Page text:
Back to Ganoksin | FAQ | Contact

Red improves accuracy


#1

I just got back from the Intl Jewellery London (IJL) show, where I
was showing the Knew Concepts saw for Sutton Tools. While there,
several people asked me about my reason for the color Red on the saw
frames. I had originally come across the reference long before I
chose the color of the saws, and it seemed to work well. I went back
online and googled the references and here is one of them for the
skeptics out there:

What color is your work? Red helps accuracy, blue boosts creativity

Trying to improve your performance at work or kick-start that novel
you want to write? Maybe it’s time to consider the color of your
walls or your screen saver.

Trying to improve your performance at work or kick-start that novel
you want to write? Maybe it’s time to consider the color of your
walls or your screen saver.

If a new study is any guide, the color red can make people’s work
more accurate, but blue can make people more creative.

In the study, published online Thursday in the journal Science,
researchers at the University of British Columbia conducted tests
with 600 people to see how cognitive performance varies when people
see red or blue.

Different backgrounds

Participants performed tasks in which words or images were displayed
against red, blue or neutral backgrounds on computer screens.

Red groups did better on tests of recall and attention to detail,
such as remembering words or checking spelling and punctuation.

Blue groups did better on tests requiring invention and imagination:
coming up with creative uses for a brick or creating toys from
collections of shapes.

“If you’re talking about wanting enhanced memory for something like
proofreading skills, then a red color should be used,” said Juliet
Zhu, an assistant professor of marketing at the university’s
business school, who conducted the studies with Ravi Mehta, a
doctoral student.

Brainstorming blue For “a brainstorming session for a new product or
coming up with a new solution to fight child obesity or teenage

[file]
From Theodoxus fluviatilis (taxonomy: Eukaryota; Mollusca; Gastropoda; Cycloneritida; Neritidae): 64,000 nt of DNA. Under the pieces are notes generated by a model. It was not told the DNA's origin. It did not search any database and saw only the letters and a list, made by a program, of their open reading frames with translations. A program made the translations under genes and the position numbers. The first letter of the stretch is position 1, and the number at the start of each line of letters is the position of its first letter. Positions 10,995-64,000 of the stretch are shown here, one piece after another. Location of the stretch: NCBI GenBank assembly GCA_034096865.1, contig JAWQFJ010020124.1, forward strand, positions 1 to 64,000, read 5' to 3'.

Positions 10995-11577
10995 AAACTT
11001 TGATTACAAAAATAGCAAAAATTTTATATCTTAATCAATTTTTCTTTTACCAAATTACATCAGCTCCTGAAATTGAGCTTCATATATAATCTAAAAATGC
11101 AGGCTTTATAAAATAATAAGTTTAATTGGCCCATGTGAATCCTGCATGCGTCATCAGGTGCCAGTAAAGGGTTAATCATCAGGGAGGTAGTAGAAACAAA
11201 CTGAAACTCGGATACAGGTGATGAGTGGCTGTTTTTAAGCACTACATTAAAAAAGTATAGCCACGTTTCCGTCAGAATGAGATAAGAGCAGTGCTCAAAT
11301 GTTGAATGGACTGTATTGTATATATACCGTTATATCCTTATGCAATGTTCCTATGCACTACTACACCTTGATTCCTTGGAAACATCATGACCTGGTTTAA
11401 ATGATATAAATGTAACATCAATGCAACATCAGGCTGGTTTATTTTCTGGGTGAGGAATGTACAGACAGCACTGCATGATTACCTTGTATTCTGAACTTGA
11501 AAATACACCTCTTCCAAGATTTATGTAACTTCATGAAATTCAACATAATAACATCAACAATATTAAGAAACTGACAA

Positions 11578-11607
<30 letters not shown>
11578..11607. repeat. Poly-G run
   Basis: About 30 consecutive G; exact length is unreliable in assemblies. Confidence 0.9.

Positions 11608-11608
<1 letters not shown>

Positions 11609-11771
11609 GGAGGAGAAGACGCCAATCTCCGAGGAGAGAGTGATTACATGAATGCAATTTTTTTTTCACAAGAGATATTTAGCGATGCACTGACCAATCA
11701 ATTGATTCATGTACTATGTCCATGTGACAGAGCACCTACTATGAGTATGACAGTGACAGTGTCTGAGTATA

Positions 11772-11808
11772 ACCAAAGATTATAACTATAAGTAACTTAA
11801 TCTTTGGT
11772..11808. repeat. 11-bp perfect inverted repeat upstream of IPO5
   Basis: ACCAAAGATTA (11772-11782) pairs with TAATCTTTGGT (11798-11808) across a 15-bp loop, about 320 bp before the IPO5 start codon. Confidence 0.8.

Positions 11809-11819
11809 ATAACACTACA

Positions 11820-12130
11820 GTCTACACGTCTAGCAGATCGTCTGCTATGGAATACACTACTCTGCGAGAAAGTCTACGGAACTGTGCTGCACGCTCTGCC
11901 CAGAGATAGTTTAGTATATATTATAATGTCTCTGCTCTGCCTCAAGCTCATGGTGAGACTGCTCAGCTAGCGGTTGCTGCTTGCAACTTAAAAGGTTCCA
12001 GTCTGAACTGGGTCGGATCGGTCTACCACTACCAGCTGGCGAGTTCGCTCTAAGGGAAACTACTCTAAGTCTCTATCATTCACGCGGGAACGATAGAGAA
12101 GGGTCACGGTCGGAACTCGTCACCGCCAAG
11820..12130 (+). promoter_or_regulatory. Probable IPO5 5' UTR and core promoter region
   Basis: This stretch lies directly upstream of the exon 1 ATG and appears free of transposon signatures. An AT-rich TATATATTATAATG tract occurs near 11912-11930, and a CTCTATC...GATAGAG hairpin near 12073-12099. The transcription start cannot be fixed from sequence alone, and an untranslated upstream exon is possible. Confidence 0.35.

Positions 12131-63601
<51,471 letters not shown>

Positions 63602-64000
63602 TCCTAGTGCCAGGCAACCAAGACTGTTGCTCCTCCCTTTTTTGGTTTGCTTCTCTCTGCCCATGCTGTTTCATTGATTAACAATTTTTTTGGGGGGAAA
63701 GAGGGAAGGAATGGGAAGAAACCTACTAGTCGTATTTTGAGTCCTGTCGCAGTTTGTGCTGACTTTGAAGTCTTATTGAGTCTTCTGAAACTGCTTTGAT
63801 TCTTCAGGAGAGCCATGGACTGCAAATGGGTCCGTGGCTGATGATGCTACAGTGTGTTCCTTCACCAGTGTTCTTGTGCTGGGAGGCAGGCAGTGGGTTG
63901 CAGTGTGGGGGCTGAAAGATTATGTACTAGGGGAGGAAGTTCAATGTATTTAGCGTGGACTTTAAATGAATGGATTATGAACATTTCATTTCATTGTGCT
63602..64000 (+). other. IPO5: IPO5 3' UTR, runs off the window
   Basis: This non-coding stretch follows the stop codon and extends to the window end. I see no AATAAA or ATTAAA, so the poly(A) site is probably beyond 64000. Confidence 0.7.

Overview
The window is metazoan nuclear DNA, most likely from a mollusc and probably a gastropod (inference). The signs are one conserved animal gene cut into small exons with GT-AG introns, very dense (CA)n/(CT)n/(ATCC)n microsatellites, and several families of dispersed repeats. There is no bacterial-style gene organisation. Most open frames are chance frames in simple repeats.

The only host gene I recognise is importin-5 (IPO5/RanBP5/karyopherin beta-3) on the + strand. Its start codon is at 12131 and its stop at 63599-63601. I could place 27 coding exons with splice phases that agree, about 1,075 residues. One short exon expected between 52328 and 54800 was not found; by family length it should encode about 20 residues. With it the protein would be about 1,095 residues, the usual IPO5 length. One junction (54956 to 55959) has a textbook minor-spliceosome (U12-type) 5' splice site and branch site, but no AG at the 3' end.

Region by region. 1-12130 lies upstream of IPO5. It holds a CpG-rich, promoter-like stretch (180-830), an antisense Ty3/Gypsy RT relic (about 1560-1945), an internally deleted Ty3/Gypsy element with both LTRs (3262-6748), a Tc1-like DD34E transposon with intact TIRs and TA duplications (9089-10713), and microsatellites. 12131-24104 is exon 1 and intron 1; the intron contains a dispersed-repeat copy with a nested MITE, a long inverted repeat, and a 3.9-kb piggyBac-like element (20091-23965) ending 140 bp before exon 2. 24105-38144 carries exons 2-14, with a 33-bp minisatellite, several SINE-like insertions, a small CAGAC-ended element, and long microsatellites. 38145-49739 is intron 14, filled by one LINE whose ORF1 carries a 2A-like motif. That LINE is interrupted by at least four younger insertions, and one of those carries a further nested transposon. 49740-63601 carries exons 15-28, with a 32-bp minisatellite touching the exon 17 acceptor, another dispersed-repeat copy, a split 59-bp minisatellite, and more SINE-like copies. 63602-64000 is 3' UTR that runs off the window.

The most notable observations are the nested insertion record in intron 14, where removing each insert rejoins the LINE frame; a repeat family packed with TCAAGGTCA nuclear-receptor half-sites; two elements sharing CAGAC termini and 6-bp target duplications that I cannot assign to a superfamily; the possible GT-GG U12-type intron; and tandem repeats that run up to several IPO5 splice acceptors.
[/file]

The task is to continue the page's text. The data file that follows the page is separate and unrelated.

smoking,then you should get people into a blue room.”

Whether color can color performance or emotions has long fascinated
scientists, not to mention advertisers, sports teams and
restaurateurs.

Consider the Olympic uniform study, in which anthropologists at
Durham University in England found that athletes in the 2004
Olympics who wore red instead of bluein boxing, tae kwon do,
Greco-Roman wrestling and freestyle wrestling won 60 percent of the
time. The researchers suggested that red, for athletes, as for
animals, subconsciously symbolizes dominance.

Perhaps a similarly primal effect was afoot in a 2008 study led by
Andrew Elliot at the University of Rochester, in whichmen considered
women photographed against red backgrounds or wearing redshirts more
attractive, although not necessarily more likable or intelligent.

In cognitive realms, experts say colors may affect performance
because of the mood they transmit.

“When things go wrong or when you feel that the situation you are in
is problematic, you are more likely to pay attention to detail,
which helps you with processing tasks but interferes with creative
types of things,” said Norbert Schwarz, a psychology professor at
the University of Michigan. By contrast, “people in a happy mood are
more creative and less analytic.”

Many people link red to problematic things, such as emergencies or
X’s on failing tests, experts say. Such “associations to red " stop,
fire, alarm, warning " can be activated withouta person’s awareness,
and then influence what they are thinking about ordoing,” said John
Bargh, a psychology professor at Yale.

“Blue seems a weaker effect than red, but blue skies, blue water are
calm and positive, and so that effect makes sense, too.”